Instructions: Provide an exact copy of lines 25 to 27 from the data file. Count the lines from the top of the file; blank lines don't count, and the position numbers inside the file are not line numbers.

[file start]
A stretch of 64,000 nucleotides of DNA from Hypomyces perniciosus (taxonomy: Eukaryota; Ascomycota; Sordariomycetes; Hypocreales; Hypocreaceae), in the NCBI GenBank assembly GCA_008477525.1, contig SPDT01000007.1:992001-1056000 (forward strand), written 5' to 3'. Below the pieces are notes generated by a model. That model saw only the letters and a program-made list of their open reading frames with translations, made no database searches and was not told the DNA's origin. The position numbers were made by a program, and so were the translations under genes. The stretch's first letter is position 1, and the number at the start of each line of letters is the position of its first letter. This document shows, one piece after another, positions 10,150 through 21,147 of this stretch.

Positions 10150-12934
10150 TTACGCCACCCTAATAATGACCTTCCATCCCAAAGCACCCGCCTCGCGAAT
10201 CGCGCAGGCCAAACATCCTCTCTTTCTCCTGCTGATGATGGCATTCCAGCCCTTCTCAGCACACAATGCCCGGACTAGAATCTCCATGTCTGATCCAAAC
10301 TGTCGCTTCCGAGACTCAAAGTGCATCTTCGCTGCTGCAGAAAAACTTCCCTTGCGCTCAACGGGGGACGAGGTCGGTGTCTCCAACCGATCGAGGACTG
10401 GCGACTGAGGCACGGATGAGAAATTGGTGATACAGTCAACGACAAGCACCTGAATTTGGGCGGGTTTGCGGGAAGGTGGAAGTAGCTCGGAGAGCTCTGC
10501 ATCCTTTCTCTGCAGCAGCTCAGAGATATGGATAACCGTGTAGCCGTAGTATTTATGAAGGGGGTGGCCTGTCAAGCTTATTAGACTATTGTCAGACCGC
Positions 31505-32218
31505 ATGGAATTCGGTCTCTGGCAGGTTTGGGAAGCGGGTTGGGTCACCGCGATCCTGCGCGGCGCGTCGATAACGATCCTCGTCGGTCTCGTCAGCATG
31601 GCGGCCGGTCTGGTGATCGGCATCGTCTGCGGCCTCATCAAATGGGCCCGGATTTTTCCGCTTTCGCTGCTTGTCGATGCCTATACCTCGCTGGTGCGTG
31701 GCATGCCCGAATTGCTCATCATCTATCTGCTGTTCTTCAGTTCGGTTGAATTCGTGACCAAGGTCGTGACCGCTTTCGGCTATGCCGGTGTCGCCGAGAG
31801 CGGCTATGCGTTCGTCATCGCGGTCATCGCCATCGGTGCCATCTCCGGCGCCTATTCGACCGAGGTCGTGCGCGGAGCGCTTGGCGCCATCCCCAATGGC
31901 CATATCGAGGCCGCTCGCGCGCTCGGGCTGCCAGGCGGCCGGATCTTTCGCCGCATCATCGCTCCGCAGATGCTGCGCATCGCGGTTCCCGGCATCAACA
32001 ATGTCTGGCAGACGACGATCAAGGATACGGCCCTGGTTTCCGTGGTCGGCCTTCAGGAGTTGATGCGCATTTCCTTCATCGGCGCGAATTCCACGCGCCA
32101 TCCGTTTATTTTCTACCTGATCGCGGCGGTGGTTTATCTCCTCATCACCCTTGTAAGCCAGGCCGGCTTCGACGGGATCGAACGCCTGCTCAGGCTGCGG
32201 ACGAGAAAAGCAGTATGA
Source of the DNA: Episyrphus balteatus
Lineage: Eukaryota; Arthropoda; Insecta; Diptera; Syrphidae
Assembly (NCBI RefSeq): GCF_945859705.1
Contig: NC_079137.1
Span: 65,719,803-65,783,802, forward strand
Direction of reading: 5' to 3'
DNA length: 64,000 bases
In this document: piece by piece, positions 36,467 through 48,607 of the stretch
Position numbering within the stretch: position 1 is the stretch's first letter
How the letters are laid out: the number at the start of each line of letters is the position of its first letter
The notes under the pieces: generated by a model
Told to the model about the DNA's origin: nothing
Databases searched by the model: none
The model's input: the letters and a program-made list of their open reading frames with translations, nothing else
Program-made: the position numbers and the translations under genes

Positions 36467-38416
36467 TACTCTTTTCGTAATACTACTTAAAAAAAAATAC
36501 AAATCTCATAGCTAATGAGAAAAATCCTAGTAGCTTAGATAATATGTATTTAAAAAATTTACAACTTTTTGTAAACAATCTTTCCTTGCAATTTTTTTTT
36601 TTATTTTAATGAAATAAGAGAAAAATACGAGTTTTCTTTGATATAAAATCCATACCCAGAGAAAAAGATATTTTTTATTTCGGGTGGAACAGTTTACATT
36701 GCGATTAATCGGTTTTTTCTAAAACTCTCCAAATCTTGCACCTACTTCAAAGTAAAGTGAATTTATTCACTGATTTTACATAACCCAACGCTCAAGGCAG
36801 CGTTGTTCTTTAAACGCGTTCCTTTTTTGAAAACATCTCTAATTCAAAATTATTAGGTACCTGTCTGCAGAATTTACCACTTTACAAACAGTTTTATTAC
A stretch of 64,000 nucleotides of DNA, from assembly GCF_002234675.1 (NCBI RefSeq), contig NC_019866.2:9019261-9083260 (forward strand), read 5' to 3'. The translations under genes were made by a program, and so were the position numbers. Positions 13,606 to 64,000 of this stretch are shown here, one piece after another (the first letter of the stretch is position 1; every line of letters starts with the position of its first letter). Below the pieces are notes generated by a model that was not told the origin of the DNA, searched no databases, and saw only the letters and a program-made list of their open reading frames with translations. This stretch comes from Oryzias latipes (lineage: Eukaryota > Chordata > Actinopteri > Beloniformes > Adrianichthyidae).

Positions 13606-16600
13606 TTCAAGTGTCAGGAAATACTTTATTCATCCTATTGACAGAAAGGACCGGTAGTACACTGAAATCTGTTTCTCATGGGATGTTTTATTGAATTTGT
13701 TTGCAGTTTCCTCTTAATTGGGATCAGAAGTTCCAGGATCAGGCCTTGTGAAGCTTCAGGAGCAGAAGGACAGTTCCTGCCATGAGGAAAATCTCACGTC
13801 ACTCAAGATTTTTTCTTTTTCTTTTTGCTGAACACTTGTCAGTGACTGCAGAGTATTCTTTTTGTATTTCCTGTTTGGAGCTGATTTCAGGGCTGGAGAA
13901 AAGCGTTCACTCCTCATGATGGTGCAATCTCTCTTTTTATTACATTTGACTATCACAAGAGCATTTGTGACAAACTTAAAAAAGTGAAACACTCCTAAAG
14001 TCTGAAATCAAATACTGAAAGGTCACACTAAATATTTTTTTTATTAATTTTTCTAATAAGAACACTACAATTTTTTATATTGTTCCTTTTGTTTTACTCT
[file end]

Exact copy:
Position numbering within the stretch: position 1 is the stretch's first letter
How the letters are laid out: the number at the start of each line of letters is the position of its first letter
The notes under the pieces: generated by a model